Strolling along the beach on Longboat Key this afternoon, my wife and I encountered a double-crested cormorant that had become stuck in the dry, mounded sand just above the tide line. As we approached his struggles intensified and he managed to lunge toward the surf, eventually swimming to safety.
To our surprise, he came ashore once again (about fifty yards up the coast). This time he stopped on the hard, wave-swept portion of the beach, his wings spread to dry in the late afternoon sun. Clearly, his previous landing had been too far from the surf (perhaps aggravated by a rogue wave) and his attempt to rest and dry his plumage had almost been fatal.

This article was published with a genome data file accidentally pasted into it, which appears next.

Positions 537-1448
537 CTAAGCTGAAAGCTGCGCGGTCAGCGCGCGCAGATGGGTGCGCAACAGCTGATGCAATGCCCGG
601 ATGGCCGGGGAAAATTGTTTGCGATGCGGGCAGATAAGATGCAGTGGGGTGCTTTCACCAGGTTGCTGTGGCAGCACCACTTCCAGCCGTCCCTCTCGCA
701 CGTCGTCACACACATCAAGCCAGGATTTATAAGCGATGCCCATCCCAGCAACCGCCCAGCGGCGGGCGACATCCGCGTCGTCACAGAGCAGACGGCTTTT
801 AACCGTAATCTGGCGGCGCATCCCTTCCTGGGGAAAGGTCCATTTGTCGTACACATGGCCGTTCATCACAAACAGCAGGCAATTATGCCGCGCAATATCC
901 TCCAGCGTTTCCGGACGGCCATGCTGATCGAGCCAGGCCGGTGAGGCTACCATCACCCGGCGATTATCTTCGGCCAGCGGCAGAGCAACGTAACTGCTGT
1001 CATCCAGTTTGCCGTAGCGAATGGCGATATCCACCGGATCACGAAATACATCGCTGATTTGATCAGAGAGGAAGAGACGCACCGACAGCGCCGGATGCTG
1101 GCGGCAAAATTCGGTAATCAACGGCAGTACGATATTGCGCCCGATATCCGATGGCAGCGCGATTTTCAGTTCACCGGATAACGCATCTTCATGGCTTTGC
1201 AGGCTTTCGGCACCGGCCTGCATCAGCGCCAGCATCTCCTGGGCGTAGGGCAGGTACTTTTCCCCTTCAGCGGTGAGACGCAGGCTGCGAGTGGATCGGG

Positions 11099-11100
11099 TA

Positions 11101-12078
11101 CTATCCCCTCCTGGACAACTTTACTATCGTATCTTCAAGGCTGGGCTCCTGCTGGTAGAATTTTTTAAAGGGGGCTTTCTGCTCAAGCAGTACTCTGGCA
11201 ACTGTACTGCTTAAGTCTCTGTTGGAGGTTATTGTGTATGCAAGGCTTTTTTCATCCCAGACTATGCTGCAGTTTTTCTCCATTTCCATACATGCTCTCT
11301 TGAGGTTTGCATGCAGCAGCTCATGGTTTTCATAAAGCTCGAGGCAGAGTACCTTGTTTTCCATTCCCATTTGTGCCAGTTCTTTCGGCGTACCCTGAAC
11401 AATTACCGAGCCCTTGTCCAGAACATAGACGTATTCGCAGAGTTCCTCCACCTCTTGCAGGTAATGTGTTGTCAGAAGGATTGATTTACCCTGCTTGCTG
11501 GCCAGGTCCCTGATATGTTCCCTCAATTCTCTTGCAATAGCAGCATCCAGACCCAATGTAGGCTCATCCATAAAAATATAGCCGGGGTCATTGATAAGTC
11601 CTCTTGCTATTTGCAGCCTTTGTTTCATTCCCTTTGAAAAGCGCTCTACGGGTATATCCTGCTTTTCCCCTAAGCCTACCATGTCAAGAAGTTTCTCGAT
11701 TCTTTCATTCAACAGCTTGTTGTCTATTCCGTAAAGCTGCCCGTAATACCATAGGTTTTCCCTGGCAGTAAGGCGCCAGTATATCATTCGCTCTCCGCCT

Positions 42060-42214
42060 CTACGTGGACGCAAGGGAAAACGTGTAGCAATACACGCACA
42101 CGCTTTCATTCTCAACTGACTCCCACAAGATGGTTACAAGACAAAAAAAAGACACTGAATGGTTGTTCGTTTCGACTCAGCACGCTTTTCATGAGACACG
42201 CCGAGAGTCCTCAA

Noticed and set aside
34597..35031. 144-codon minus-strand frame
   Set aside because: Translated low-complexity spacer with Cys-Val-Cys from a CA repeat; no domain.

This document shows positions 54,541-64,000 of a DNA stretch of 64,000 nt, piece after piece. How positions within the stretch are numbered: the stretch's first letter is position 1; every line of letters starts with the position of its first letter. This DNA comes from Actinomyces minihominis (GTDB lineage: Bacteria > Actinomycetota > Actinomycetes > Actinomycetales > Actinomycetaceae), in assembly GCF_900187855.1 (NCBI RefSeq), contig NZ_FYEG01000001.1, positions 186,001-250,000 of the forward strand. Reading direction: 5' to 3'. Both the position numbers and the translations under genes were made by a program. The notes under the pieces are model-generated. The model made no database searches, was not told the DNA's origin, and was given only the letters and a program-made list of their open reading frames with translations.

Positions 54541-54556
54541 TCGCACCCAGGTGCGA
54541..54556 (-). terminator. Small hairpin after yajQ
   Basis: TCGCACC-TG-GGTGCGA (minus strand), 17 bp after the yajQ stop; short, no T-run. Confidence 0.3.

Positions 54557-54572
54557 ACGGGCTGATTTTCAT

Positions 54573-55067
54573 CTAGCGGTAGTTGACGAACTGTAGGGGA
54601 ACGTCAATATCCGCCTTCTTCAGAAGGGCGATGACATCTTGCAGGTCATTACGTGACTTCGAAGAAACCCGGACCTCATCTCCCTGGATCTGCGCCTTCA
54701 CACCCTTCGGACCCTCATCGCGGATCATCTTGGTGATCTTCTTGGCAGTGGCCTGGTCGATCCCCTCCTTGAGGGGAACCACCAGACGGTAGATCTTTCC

Designed to dive for fish, cormorants have short legs set far back on their torso; they can hop a bit but are not able to walk. In addition, their plumage has a low oil content (to make them less buoyant and better able to dive); as a result, they must perch on rocks, channel markers or other firm surfaces to dry their soaked feathers and prevent hypothermia. Both traits and a bit of bad luck converged to threaten the cormorant today.